Rental owners at the top of the market haven’t had a lot to worry about over the past year, outside of maybe finding enough workers. With occupancies tight, they’ve been able to raise rents to unprecedented levels.
But the apartment ecosystem consists of a lot more than just class A units. Just ask John Kennedy, executive vice president of Chicago-based Evergreen Real Estate Group, which manages more than 10,000 units (including the Ann Rainey Apartments, an affordable senior housing community in Evanston, Illinois) in 10 states.
“We do some conventional market rate properties, but the majority of our properties have some type of Federal Section 8 subsidy, along with a LIHTC [low-income housing tax credit] overlay, and then we have straight LIHTC projects,” Kennedy said. “A number of projects also have other overlapping federal, state or local affordability programs that are attached to them.”
By focusing on the complex affordable space, Kennedy deals with issues, like heightened reporting requirements, that many market-rate managers don’t encounter. Here, Kennedy talks with Multifamily Dive about the impact of inflation on his residents, his challenges with labor and the need to focus on leaner operations.
This interview has been edited for brevity and clarity.
MULTIFAMILY DIVE: Is inflation, including increases in gas and food prices, putting a strain on your residents?
JOHN KENNEDY: It depends on the project type. As an example, under the project-based Section 8 program or a voucher program where the Section 8 voucher is issued by a public housing authority, those residents pay approximately 30% of their income toward rent. The rent only changes if there's a change in their income, not if there are changes in their expenses.
So they have some flexibility in terms of their rent if they run into a problem and lose their job or if there's a cutback. But on the expense side, it doesn't help them if there are higher gas prices and inflation.
In the housing tax credit arena, the rent is restricted through the program, but they still have to pay that rent. So, this high inflation area that we're in is certainly creating challenges for those households. These are people who are already low- and very low-income folks. We see these types of inflationary pressures impacting their day-to-day living expenses.
What are your biggest challenges running a management business right now?
As an organization, we want to make sure that we are focused on our employees and maintaining a really positive culture so we can retain them in a market where there is a pretty significant labor shortage. We’ve been relatively fortunate that we have not had a significant increase in turnover.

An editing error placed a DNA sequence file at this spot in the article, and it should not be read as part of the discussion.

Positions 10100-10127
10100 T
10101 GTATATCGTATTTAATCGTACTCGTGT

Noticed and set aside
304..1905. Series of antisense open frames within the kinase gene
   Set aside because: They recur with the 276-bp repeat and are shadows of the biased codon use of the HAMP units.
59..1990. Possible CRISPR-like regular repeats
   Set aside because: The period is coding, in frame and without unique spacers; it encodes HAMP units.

In the affordable industry, an ongoing challenge is the regulatory requirements overlapping with typical property management and day-to-day operations. That creates the need for qualified staff who have an understanding of how to operate within the requirements of the Section 8 program, the LIHTC program, HOME [Investment Partnerships Program] and other programs. Finding good people who have a good understanding of those environments is a challenge, particularly in this market.
Is maintenance also hard?
On the maintenance side, it's a tough market to find good people. With inflation going up, there are wage increases and expectations of wage increases. That is a challenge as well.
How are increasing interest rates affecting affordable housing?
As interest rates make financing tighter, often there is pressure on property management to find more opportunities for more efficiency on projects. A lot of these things converge as challenges. You’ve got shortages with labor and delays with deliveries and higher costs on materials.
And at the same time, these things are creating upward pressure on your operating expenses and there is not always the same offset on the affordable side to raise rents. So that can create challenges for us.
How has COVID-19 changed your business on the affordable side?
COVID-19 had this interesting juxtaposition. There was no direct contact with some of our residents. But also at the same time, it increased the need for connection and communication with those residents, particularly in our senior communities where you really have some vulnerable people, especially when they can’t participate in communal activities like they normally do.
Those were real challenges for our staff — to be safe themselves and to create a safe environment. That meant direct contact with our residents and, at the same time, making sure our residents were OK and not feeling overly isolated. We're coming out of that now and it's a good thing.
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